|John Booth posted|
small on the Eastern Colorado plains
A motel we stayed in had a big picture of a barn over one of the beds. Note it has a ridge extension and big mow door.
When balers were developed, they reinforced the floor of the mow and stacked bales in the mow to the roof. If you look at the original overall view of the green barn, you will see that the big mow door as been replaced by an eve window and some little mow doors were added along the sides. They would move an elevator from one mow door to another to fill the various parts of the mow.
|Rand Swenson posted|
Saved this unit. It was in excellent condition with very little wear. It was hiding in a barn built in 1877 in northern Ohio. What year is something like this from?Richard Vandecreek Not exactly sure but those were made pretty late into the 40's or 50's
Neil Sutton Look good in our draft horse museum if u r interested
Darrin Critchet I actually sold it to an Amish farmer who tore it down and greased it and got it ready to go back to work.
|Jay Lane posted|
|20170316 8081, camera resolution|
I took a couple of other pictures trying to get a good view without trees in the way. But the best view was as we left because the ropes and pulleys used to raise the hay were visible against the sky. (satellite)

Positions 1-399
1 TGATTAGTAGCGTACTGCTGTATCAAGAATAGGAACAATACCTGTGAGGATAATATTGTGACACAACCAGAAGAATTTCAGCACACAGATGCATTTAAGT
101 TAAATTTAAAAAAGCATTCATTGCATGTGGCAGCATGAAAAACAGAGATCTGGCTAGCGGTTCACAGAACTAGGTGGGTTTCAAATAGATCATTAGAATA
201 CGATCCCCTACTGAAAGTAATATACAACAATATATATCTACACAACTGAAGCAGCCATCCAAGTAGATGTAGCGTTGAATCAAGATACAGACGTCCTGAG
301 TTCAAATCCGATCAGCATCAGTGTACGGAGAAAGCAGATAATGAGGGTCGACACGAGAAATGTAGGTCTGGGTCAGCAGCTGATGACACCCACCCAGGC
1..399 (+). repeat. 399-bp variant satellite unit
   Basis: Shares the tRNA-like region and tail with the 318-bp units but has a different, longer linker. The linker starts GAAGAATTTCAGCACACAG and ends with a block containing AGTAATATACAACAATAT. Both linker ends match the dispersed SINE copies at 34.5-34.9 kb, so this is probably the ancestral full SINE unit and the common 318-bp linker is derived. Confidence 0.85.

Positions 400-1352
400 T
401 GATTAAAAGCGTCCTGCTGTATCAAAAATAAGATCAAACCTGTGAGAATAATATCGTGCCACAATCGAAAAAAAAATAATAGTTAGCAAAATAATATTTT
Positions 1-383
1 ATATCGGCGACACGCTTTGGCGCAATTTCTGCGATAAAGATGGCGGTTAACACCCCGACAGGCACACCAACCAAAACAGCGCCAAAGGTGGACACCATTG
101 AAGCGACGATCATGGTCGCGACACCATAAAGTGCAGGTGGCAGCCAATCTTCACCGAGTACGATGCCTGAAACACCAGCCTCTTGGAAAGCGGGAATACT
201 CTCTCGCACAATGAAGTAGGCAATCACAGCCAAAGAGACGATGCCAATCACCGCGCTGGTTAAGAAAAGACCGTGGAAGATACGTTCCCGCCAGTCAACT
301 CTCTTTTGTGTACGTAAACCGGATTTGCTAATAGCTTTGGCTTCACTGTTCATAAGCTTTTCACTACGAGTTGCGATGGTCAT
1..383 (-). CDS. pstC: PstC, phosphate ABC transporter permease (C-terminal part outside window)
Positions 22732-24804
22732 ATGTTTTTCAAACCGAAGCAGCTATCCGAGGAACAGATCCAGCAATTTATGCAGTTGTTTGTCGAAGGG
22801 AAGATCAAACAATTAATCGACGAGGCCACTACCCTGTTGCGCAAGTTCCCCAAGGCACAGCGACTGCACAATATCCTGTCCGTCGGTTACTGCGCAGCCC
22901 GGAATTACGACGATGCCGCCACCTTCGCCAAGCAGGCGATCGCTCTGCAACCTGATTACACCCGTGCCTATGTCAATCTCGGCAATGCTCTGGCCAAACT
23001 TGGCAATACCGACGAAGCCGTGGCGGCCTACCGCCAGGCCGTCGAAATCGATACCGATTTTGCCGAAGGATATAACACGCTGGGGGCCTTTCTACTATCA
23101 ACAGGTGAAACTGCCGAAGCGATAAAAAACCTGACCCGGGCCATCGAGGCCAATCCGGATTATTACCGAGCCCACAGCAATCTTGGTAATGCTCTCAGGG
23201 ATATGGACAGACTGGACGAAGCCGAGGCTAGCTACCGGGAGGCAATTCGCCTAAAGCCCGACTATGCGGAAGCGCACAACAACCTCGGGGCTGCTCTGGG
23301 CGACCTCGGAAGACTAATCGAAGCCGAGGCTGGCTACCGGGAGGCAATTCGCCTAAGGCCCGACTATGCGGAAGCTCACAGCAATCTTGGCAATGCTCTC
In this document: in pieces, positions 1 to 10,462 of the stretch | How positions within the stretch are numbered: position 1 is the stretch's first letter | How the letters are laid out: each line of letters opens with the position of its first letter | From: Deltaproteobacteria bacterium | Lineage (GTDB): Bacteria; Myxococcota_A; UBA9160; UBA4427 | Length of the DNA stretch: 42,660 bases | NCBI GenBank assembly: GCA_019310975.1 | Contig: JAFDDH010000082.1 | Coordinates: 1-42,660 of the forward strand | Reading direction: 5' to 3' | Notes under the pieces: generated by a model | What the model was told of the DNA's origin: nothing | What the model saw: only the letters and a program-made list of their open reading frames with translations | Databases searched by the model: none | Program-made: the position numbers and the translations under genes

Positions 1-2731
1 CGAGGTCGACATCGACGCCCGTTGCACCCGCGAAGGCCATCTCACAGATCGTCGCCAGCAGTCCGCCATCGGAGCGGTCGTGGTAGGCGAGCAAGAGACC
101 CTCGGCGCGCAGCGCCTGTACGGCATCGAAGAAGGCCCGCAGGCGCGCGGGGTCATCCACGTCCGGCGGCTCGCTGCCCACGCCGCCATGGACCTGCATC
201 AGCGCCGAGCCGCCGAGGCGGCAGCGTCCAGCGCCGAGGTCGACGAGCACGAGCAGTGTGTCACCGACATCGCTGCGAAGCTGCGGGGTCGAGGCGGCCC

|Camera resolution of the following|
When I saw this barn...
...I pulled into the driveway to get a view clear of the power pole. Unfortunately, there was a shack in the way. But my wife likes to see those kinds of hand pumps.
And I was discovered the type of horse-drawn rake that was used to help gather up the hay.
|Cropped from the above photo|
It appears that the barn still has the big mow door that hinges downward.
|Screenshot from Jeff Klingenfus' posting|
[The comments made the correction that it is a hay loader instead of a straw spreader.]
I've seen Amish because I have driven through north central Indiana. I have never seen an overweight Amish. They work hard. They don't set in an air conditioned cab pushing joy stick controls.